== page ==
Even when his business was legitimate, Madoff was a bit astonished by his success. Andrew and Mark, having been born into the club, took it more for granted and were comfortable with the privileges that came with it. They might fly to the family home in Montauk or jet off to Montana for some weekend fly-fishing. Madoff was happy to see them prosper. He, too, had become accustomed to luxury. As he told me, “I lived very extravagantly. In the end, I bought a plane with another person. I had a boat [and four homes]. You’re talking about someone who had a billion dollars.” He took pleasure in financing a home for Mark in Nantucket. In addition to his Manhattan place, Andrew had one in Greenwich, though he rarely used it. And yet Madoff was aware of the difference between the generations. He lived in the shadow of a failed father. “My sons never had to deal with that,” Madoff said.
However happy Madoff was to have his family in the office with him, he made no bones about whose business it was. He once shouted at his brother, “Until your name is the name on the door, don’t tell me what to do.” The business revolved around Madoff, his thoughts, his needs, his idiosyncrasies, including his compulsion for order. “I definitely have obsessive-compulsive tendencies,” he said; everyone remembered him on his knees, straightening the venetian blinds. Revere him as they did, the sons could feel like props in Madoff’s perfectly aligned world, and for years they bristled at this unfairness. They and their uncle did the heavy lifting while Bernie, as Andrew vented to a friend after the fraud, “didn’t have to do shit,” though the credit naturally fell into his lap.
The boys had their separate spheres, but Bernie didn’t hesitate to get involved. “He didn’t have a filter,” as one observer put it. He’d say things to his sons that other employees thought shocking, even abusive. His version of an explanation was, “Because I said so.” More than once, the boys thought, He’s a bully. Andrew told friends that the abuse rolled off his back. After all, he knew that in private, “there was a constant expression of pride and love on his part,” as Andrew told a friend.
Later, they wondered what fraction of that love was sincere. They’d always known their father was a master manipulator, one quality that had helped him succeed on Wall Street. Through his attorney, Andrew declined to speak, but his friends make clear how he felt. “My father had a way of winning you or imposing his will that sometimes felt good and sometimes didn’t, but it was undeniable,” Andrew told a friend. Andrew had experienced the force of his father’s persuasive abilities when he’d tried to strike out on his own. A couple of years after surviving lymphoma—he was diagnosed in 2003—Andrew talked about leaving BLMIS to do something of his own, but his father persuaded him to stay. To Andrew, his father deployed his special mix of love and bullying. Some of it was good-natured cajoling, flattery so subtle he realized it only in hindsight, some of it as direct as an offer of money.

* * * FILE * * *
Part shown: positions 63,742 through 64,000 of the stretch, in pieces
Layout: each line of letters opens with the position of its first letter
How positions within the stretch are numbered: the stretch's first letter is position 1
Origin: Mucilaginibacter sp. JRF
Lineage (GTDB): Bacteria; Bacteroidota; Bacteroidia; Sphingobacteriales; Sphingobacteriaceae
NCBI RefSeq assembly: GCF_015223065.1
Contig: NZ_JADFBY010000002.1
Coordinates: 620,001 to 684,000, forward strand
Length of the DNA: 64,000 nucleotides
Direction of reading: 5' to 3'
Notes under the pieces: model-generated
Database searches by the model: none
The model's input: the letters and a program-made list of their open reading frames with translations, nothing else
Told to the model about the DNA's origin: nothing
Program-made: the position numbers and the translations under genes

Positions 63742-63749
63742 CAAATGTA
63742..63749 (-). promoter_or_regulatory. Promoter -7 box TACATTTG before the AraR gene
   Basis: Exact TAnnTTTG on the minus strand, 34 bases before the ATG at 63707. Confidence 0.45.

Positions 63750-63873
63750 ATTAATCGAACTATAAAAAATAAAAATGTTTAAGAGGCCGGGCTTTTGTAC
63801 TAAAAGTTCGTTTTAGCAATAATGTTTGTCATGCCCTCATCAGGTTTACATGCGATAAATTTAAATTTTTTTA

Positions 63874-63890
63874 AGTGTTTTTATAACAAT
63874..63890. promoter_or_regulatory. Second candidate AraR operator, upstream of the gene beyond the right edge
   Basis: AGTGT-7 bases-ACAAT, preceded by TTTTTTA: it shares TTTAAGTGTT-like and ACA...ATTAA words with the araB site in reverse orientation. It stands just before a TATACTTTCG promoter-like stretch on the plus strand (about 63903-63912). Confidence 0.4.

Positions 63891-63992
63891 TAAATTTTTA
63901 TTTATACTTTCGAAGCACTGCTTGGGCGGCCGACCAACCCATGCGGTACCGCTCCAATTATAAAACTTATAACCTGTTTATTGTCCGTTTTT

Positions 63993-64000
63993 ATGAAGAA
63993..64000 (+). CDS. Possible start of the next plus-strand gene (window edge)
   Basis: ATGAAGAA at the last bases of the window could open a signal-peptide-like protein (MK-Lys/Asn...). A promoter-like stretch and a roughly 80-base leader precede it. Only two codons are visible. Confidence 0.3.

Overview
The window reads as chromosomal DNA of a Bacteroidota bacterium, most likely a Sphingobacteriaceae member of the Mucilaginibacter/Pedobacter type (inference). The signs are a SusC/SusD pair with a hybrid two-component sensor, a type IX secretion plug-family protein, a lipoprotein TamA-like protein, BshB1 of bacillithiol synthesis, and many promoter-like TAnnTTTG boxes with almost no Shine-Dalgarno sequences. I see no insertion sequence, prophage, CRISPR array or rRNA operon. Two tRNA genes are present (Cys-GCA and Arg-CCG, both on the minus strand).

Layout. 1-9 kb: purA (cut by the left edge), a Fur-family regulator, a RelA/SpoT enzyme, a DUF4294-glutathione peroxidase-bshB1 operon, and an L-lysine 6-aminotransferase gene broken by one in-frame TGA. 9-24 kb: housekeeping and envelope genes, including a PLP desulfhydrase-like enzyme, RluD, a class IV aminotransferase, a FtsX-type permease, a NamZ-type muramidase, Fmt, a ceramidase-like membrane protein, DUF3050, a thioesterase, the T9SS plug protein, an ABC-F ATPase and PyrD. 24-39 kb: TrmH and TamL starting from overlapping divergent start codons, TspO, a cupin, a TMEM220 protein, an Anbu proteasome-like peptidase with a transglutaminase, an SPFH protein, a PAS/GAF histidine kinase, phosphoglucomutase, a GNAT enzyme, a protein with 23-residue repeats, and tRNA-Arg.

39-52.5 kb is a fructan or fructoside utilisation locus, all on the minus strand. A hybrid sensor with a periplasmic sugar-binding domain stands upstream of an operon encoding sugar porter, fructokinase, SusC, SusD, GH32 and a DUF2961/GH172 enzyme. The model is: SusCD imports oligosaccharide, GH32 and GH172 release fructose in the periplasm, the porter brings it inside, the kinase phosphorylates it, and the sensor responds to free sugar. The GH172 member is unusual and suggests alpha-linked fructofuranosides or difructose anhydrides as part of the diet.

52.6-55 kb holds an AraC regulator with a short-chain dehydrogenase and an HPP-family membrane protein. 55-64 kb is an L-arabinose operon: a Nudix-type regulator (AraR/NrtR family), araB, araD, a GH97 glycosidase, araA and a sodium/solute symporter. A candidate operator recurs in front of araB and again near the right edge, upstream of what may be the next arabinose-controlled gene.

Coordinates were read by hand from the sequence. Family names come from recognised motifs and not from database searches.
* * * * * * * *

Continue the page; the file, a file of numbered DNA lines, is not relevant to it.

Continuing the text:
Andrew gave in. Persuading a son to stay in a business a father knows will eventually take everyone down is, in retrospect, an act of deep selfishness. But it wasn’t a hard sell. A person close to Mark explained: “They wanted their independence, yet they were very grateful for the chance to participate in what they thought was a very successful business. They were proud of that business. But they were men in their forties working for their father. When they were certain of Madoff’s love for them and certain of their family’s closeness and solidarity, they were able to make the sacrifice.”
It took them a few more years to understand exactly what kind of a sacrifice it was.
The dynamic with Madoff’s other victims was different. Later, it was said that Madoff insinuated himself into the sympathies of wealthy, often older people, the better to fleece them. In Madoff’s mind, everyone understood the terms of friendship: They liked him because he made them money. And Madoff insists that rather than the pursuer, he was usually the pursued. People begged him to take their money. Madoff says that he waved red flags, issued caveats that should have been obvious to even an unsophisticated investor. “They were all told by me, ‘Don’t invest any more money than you could afford to lose. This is the stock market. There’s always stuff that can happen. Brokerage firms can fail. I could go crazy and do something stupid. If you want a [safe thing], put your money in government bonds. So everybody understood this.